Sunday, December 28, 2008

Overdue Wedding Flower Photos

Here are some photos when I played Martha Stewart for a good friend's son and his bride.  (See "What Is It About Weddings?").

Here I am with the bride, pointing out the crystal heart bead I put into her bouquet that corresponded to one in the groom's boutonniere.  Her bouquet was made with hydrangeas, roses, peonies, stefanotis and lemon leaves.
I made the groom, best man and family of the bride and groom's boutonnieres from roses and gave the groomsmen thistles, which perfectly matched the color scheme.  I decided on the thistles hurriedly as I went through the flower market the day before and the mother of the bride -- who wanted final approval on all decisions -- sounded a little doubtful when I told her about them on the telephone.  By that time, there was no time to change our minds, so I assured her she was going to love the look.
Next day when I pinned a thistle on the first groomsman he was kind of steeling himself to wear a flower.  You would have thought that he was going to be giving blood instead of getting a boutonniere pinned on him.  When he opened his eyes and saw the "flower," he looked surprised and said, "Hey, what's that?"  I told him it was a thistle, and he puffed up like a rooster and strutted away, all proud of his boutonniere.
Then, when I pinned the roses on the brothers and best man, they asked why they got roses instead of thistles and I explained it was because they were family (and did not explain that it was what the mother of the bride insisted on).  They seemed to feel like they'd been shortchanged rather than honored. 
Note to self:  make boutonnieres out of the manliest "flower" you can find!
The bridesmaids carried bouquets of hydrangeas with a deep purple calla lily in the center.  This allowed me to tie the bouquets into the bride's bouquet and still make them different and less elaborate than the bride's bouquet.  We were really lucky with the hydrangeas.  I'd had the bouquets in the refrigerator overnight, but I took them out and put them into flower vases with a little water in the bottom to wait for the wedding party.  As in all weddings, there were some glitches and the wedding party was over an hour late.  Hydrangeas won't last for much over three hours.  I am happy to report that these lasted through the wedding and until the last photo was shot.  By the time the bridesmaids made it to the reception, their bouquets were very droopy and even spritzing them with water didn't help much.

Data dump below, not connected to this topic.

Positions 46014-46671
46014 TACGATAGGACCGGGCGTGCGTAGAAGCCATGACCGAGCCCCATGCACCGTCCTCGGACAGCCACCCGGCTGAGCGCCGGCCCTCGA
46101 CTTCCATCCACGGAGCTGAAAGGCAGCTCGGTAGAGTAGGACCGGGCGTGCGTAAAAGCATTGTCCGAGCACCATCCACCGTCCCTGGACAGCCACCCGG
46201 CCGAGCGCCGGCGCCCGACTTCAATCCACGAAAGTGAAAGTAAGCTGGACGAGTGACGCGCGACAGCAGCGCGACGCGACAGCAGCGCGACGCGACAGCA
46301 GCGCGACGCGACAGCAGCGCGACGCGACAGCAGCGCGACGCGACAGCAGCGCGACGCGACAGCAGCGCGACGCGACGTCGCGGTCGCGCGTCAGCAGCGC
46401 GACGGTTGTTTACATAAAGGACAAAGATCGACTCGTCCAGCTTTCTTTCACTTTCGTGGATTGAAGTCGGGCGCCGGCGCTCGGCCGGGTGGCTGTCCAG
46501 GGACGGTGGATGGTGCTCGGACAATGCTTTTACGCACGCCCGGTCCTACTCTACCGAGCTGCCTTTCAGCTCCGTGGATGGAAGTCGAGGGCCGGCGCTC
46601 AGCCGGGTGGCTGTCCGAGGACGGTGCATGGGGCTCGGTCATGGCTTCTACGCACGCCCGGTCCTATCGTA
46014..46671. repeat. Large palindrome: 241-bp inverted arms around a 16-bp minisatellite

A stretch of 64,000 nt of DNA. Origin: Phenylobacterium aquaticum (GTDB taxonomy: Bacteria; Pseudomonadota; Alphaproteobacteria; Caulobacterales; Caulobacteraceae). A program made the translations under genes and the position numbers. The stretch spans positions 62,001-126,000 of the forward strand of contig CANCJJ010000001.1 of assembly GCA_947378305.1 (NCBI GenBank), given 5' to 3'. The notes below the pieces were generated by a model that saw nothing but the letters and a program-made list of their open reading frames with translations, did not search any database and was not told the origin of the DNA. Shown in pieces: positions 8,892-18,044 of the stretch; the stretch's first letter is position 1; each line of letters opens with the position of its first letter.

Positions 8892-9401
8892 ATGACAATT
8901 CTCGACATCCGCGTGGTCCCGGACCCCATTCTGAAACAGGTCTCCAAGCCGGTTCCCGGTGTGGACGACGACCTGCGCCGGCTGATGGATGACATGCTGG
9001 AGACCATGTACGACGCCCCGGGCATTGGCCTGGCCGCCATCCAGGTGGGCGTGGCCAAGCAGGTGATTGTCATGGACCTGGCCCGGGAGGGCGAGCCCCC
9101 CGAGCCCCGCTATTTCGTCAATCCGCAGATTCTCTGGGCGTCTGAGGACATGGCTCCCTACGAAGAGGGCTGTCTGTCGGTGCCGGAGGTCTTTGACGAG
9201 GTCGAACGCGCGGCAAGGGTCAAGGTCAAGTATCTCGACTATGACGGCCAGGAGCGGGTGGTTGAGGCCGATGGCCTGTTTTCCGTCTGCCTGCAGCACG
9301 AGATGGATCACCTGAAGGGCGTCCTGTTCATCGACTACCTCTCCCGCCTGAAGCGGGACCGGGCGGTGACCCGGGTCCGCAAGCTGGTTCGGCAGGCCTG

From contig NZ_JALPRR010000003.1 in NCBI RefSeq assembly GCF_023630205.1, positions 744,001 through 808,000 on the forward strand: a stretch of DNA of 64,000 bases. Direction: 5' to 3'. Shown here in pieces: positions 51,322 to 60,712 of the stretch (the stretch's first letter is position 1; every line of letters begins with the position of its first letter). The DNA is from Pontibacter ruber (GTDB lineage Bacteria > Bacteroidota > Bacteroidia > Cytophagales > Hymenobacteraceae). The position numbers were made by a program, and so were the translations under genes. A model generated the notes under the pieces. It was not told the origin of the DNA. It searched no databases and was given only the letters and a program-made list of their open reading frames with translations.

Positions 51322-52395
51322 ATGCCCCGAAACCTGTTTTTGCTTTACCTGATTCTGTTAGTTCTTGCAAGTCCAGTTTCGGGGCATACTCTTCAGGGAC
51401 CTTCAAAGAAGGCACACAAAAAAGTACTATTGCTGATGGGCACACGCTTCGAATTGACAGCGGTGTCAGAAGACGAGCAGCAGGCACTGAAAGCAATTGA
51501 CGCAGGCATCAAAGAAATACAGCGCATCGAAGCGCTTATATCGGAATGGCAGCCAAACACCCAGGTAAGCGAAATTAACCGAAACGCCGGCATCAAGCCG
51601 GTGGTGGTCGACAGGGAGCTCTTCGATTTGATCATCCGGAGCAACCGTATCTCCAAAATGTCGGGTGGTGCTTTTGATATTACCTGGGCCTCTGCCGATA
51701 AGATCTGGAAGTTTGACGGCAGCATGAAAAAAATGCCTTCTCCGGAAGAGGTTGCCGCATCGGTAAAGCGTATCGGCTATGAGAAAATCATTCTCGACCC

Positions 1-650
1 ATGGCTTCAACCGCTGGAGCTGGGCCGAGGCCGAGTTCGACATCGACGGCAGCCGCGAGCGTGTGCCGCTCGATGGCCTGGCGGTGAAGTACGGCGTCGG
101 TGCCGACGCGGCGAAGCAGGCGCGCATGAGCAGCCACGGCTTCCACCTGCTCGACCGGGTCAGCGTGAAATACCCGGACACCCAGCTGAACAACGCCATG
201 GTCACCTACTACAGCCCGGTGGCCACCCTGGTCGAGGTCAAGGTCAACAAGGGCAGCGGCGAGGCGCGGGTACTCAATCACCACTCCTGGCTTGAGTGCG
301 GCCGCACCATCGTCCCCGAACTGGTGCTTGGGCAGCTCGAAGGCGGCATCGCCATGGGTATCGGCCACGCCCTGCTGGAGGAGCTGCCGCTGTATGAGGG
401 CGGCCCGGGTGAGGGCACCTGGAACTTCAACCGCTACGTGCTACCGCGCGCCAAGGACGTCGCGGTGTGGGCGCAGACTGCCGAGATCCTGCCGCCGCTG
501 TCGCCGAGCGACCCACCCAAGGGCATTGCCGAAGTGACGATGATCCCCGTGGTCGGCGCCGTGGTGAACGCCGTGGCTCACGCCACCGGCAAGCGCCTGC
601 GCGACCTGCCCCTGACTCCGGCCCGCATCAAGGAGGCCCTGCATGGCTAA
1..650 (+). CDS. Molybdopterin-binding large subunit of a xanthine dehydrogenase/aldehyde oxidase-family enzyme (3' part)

I made wrist corsages for both the mothers.
The bride also wanted me to decorate the top of the cake with flowers, sight unseen.  She ordered it plain but I only had a description of what it would look like.
The mother of the bride insisted that she wanted hydrangeas on the cake to match the bride's bouquet.  I had to explain to her firmly that there would be no hydrangeas on the cake because hydrangeas are highly toxic and we wouldn't want the wedding day to turn tragic.  We opted for silk hydrangeas with roses.
Unfortunately, with little funds and no time to experiment, I followed a tip I found online to freeze fresh flowers the night before if they were to go onto the cake.  By the time the white roses thawed, they had begun to brown.  No one noticed but me, it seems, but I will never freeze roses for a cake again without testing the result the week before.
The photographer was a friend of the couple's and she did a fantastic job on the photos.  I have her to thank for allowing me permission to use the photos on my blog.  (Thanks, J!)

1 comment:

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